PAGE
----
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Suggested Related Essay:
"The conundrum of Evolution and Creation"


Letter to a "creationist"

June 2006

Dear Creationist:

You are absolutely right.  That which we all call "creation"  – the Universe and all that is in it –  is of such complexity and order that the notion that it could have arisen without intelligent guidance is beyond belief.  Our species' history proves that point:  Of all the societies who have depended on belief to explain our origins  – that is to say, all the societies we know of –  none has concluded that these arose through unguided vagaries.  Clearly, such a notion is beyond belief.  Far beyond belief.

Now, it's in this realm far beyond belief that scientists do their daily work.  It's not that they don't have beliefs, just that their work doesn't involve belief. They're like referees and timekeepers in sports:  No matter what they personally may believe and expect, it's the objectively registered result that matters. Scientists register what they find in the Universe, and try to explain how each finding fits with others.

I know of no group of people who stand more in awe and wonder at the beauty and complexity of our Earth and of the Universe that we belong to than scientists.  They are the human species' agents charged with elucidating the workings of this wonderful place where each of us is privileged to spend a few years.  Their discoveries that add to our understanding are invariably humbling, and in total the wonders that have been discovered and in small part elucidated by science are awe-inspiring.  Scientists know better than most how little we yet understand of our Universe, our Earth, and ourselves, and more than others wonder at the mysteries these hide.  Indeed it's their wondering that drives them to explore and try to explain.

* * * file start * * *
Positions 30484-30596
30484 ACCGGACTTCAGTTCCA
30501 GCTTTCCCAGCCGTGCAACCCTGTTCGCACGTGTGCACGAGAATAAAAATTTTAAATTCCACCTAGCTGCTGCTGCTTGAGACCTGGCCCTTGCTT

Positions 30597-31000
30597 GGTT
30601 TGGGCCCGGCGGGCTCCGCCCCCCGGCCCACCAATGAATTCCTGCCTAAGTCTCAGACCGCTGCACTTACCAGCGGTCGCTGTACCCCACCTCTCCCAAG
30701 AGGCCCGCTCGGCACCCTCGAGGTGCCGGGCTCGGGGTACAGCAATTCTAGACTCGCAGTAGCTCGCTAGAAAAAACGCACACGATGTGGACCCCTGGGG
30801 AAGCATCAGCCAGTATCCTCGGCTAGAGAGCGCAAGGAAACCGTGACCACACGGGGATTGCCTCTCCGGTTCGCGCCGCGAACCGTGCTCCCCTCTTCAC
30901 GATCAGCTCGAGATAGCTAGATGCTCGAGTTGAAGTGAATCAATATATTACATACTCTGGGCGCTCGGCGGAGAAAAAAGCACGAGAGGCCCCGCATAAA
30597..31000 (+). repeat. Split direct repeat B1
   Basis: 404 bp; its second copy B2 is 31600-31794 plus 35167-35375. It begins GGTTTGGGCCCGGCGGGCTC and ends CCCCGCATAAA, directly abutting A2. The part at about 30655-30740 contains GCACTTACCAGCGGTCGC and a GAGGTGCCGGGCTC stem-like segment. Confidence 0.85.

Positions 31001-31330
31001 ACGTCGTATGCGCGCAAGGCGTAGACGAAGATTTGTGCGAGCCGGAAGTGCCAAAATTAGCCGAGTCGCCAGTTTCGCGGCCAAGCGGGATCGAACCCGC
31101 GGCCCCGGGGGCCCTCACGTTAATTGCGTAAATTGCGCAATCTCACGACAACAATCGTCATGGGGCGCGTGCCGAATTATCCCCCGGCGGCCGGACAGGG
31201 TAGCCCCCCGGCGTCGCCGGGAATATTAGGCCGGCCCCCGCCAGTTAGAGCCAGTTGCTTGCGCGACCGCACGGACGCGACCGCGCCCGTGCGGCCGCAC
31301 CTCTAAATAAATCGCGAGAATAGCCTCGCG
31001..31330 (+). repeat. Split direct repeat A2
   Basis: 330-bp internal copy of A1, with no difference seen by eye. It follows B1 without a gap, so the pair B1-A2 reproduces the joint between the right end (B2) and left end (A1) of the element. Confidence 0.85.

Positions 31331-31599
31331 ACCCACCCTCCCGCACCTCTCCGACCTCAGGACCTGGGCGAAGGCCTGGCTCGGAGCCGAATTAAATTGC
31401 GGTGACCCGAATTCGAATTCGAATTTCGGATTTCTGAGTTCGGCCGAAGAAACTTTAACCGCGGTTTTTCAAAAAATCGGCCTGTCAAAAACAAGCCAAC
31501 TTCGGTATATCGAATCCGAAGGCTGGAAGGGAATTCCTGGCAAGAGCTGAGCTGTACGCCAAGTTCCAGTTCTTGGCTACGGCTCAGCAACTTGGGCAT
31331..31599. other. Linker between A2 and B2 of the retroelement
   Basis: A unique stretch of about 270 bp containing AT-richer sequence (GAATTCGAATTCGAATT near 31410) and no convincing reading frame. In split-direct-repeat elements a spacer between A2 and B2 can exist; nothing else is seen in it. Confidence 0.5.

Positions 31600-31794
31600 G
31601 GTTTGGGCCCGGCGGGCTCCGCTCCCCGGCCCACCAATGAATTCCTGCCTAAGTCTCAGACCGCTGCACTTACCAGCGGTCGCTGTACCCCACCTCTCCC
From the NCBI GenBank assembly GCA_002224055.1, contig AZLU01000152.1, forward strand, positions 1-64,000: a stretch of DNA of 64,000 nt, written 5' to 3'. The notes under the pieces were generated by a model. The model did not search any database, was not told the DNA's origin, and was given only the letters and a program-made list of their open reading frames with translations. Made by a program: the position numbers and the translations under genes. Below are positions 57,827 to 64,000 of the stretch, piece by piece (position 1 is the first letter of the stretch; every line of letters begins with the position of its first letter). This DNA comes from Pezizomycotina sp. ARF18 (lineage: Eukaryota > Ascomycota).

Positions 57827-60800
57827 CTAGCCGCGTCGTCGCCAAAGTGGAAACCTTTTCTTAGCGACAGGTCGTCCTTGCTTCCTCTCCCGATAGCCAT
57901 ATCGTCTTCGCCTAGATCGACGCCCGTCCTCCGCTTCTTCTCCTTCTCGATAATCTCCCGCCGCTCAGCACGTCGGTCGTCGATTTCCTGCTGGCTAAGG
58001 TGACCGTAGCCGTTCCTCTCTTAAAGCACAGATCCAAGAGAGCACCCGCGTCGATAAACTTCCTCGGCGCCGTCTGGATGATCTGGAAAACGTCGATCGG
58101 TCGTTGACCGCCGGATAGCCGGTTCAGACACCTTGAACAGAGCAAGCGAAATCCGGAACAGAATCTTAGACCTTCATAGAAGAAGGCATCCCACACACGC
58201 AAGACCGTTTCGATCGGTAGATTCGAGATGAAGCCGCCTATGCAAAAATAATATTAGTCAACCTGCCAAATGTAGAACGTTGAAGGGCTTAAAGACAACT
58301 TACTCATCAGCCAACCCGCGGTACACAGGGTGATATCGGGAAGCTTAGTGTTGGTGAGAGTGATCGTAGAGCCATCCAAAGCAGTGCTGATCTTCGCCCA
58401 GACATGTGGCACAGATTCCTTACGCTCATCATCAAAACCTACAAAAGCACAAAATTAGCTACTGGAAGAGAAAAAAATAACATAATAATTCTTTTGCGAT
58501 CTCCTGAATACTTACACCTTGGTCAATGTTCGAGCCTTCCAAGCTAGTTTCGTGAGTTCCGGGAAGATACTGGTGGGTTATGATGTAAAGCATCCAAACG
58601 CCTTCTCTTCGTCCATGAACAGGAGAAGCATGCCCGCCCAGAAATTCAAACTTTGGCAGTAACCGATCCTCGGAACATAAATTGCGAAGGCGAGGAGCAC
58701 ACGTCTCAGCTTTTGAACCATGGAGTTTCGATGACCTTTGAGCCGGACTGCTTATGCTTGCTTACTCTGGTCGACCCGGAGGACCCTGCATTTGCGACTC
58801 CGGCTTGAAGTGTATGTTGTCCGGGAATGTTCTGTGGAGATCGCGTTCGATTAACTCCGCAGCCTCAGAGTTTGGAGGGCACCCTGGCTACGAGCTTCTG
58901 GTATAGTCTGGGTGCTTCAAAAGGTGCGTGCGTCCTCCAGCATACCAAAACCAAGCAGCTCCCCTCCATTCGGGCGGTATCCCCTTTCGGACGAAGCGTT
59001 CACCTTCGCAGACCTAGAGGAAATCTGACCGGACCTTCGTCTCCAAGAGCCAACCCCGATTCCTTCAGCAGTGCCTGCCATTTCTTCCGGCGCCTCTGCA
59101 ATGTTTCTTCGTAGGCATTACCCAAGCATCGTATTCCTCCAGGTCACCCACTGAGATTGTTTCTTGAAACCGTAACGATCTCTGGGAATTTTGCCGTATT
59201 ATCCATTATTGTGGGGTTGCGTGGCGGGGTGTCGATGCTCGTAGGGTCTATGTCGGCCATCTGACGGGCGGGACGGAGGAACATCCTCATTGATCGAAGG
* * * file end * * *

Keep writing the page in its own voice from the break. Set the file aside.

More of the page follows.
In your own effort to be "scientific", you are right to look for the neatest, simplest, most satisfying answer available to the question of origins.  That's part of the scientific method;  it's using the "razor of Ockham"  (see, for example, my January '06 note on this).  And so, since you believe that the Universe and all that is in it is too marvellous to have arisen without intelligent guidance, you have come up with what you expect is a more reasonable, more believable solution: that it all must have been created by a great incorporeal intelligence.

But have you not here painted yourselves into a corner, Mr. and Ms. Creationist?  It appears that the "more believable" solution that you propose substitutes an even more inconceivably complex entity  – a supreme creative intelligence –  for that which you thought too complex to have arisen without intelligent guidance.  The great insubstantive creative intelligence that you posit must necessarily be of greater complexity than that which it created!  Can you then believe that it, itself, arose without intelligent guidance?  No, that turns out to be even more inconceivable than the original problem which led you to look for a more believable answer.  Your great creative intelligence cannot, by your reasoning, have appeared without an even greater intelligence creating it;  and so we see that this line of reasoning does not lead to a more believable solution.  This attempt to use "Ockham's razor", to find the simplest solution to the creation conundrum, results in the opposite, an endless logical chain of increasing complexities which are clearly senseless.

We are of course familiar with the standard reply of religious establishments, that the great "first cause" exists as a mystery;  we are not to ask questions about how it arose.  That reply may do for a priest, but for you, Mr. and Ms. Creationist, who are attempting to place your position on a rational (even "scientific") footing, such a retreat from thought is indefensible.

In sum, your attempt to simplify the puzzle of creation, to find a more believable solution by resorting to the existence of great and mysterious ethereal intelligences, falters as soon as you realize that the solution you have proposed is yet more complex, unfathomable and unbelievable than that which it was to explain.  You thus make no progress at explaining the natural world, except perhaps to yourself, to the degree that you are willing to retreat, like the priests, from thought into mystery.

© 2006 H. Paul Lillebo

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